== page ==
Disappointed with Scribblenauts

ScribblenautsI love my DS, and there have been a couple of great games recently, but where’s the new Phoenix Wright, Ouendan, Cooking Mama, Trauma Center, or Hotel Dusk? The really original stuff that it enjoyed a couple of years back. I’ve thoroughly enjoyed recent good stuff like GTA: Chinatown Wars and Devil Survivor, but they didn’t particularly get my juices going.

Scribblenauts has been critical darling since its strong showing at E3 – this episode of Co-op was actually my first sighting of it – and when you watch it being played it’s easy to see why. Like the best ideas, it’s incredibly simple, and the way that it’s executed with charm and good humour is incredibly appealing. Its sense of humour is one area that I can’t fault it, with a laundry list of cool touches that raise a smile: try spawning in the Large Hadron Collider or Rickrolling the game, for example. Even Internet peculiarities from Keyboard Cat to NeoGAF are represented.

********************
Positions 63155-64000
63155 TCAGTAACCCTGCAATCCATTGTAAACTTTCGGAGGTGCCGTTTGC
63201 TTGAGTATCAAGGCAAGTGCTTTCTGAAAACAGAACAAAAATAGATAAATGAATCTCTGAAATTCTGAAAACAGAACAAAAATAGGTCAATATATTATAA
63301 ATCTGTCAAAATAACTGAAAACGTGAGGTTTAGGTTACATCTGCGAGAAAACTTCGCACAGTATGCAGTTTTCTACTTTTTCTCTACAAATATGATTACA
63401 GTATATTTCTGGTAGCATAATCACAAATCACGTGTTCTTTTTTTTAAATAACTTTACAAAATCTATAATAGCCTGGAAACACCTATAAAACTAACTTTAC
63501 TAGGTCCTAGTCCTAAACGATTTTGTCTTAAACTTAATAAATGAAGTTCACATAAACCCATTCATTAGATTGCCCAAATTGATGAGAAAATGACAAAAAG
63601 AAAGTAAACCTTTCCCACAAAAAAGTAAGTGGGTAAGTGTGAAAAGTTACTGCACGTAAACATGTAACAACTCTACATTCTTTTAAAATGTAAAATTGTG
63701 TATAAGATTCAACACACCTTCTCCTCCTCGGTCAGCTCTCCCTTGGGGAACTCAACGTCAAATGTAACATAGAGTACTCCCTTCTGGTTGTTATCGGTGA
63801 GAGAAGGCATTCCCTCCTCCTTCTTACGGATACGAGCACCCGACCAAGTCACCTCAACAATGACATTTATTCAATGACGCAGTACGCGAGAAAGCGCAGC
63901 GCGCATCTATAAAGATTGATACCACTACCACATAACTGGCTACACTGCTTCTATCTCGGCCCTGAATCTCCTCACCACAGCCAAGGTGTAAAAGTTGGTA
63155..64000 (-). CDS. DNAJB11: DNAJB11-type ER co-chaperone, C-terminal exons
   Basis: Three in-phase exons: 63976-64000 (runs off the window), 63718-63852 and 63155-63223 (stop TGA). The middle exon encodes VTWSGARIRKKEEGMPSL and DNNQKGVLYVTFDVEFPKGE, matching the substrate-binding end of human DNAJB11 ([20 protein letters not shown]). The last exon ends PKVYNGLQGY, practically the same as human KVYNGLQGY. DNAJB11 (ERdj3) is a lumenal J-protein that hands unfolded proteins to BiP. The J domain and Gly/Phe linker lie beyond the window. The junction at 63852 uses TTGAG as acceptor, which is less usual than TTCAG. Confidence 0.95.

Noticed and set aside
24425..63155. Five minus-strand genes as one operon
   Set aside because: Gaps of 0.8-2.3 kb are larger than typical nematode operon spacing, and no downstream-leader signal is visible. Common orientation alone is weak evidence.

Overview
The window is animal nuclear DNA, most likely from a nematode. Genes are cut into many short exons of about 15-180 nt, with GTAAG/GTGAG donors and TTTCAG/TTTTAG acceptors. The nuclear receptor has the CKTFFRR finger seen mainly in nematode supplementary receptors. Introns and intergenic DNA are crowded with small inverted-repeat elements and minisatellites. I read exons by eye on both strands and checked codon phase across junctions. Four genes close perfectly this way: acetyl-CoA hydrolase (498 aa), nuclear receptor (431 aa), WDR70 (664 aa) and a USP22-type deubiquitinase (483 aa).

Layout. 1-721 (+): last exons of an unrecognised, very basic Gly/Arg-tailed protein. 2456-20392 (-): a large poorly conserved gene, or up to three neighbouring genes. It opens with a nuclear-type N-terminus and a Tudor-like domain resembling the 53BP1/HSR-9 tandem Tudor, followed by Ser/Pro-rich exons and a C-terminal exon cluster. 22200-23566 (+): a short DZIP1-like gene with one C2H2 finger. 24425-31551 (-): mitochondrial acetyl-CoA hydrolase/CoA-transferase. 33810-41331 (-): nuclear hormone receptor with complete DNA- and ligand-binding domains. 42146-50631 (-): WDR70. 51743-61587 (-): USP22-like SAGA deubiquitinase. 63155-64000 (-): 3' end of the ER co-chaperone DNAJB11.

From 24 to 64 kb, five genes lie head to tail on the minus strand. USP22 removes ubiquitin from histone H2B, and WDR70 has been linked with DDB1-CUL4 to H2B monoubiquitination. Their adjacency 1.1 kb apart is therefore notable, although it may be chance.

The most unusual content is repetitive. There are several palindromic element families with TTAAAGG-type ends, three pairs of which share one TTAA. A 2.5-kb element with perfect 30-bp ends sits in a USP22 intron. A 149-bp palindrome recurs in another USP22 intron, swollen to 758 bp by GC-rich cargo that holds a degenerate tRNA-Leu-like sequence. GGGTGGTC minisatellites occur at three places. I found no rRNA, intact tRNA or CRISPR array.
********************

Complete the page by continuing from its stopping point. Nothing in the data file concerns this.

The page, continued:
Unfortunately, it’s just overreaching. Is it the DS hardware or the developer’s means that are being stretched? I’m not sure. Either way, the game frustrates me too much to have that much fun with it, which is all the more disappointing when it can be as much fun as it is when it actually works. It’s just that it’s got the uncanny valley of the English language going on, where for every time it works, it suddenly reminds you that it’s a machine interpreting your words when your hunter won’t kill the bear, or when the beekeeper gets chased off by a bee, or when you can’t cushion that spike with, you know, a cushion… It takes away the urge to be creative, instead encouraging you to fall back on the boring but predictable staples, like a gun or a jetpack.

Yes, it’s ‘only’ a DS game, but when the game’s reason for existing annoys, it becomes harder to bounce back compared to the more minor faults, like the janky controls. It’s very, very clever, but it’s probably telling that I had more fun on the title screen sandbox, pitting God against zombies or Cthulhu against a tyrannosaurus or the familiar-looking cyborgs against an EMP device, where the questionable interactions become more forgivable and throwaway.

Even so, 5TH Cell has got itself on my radar, and I’d love to see what it can do on more capable hardware.

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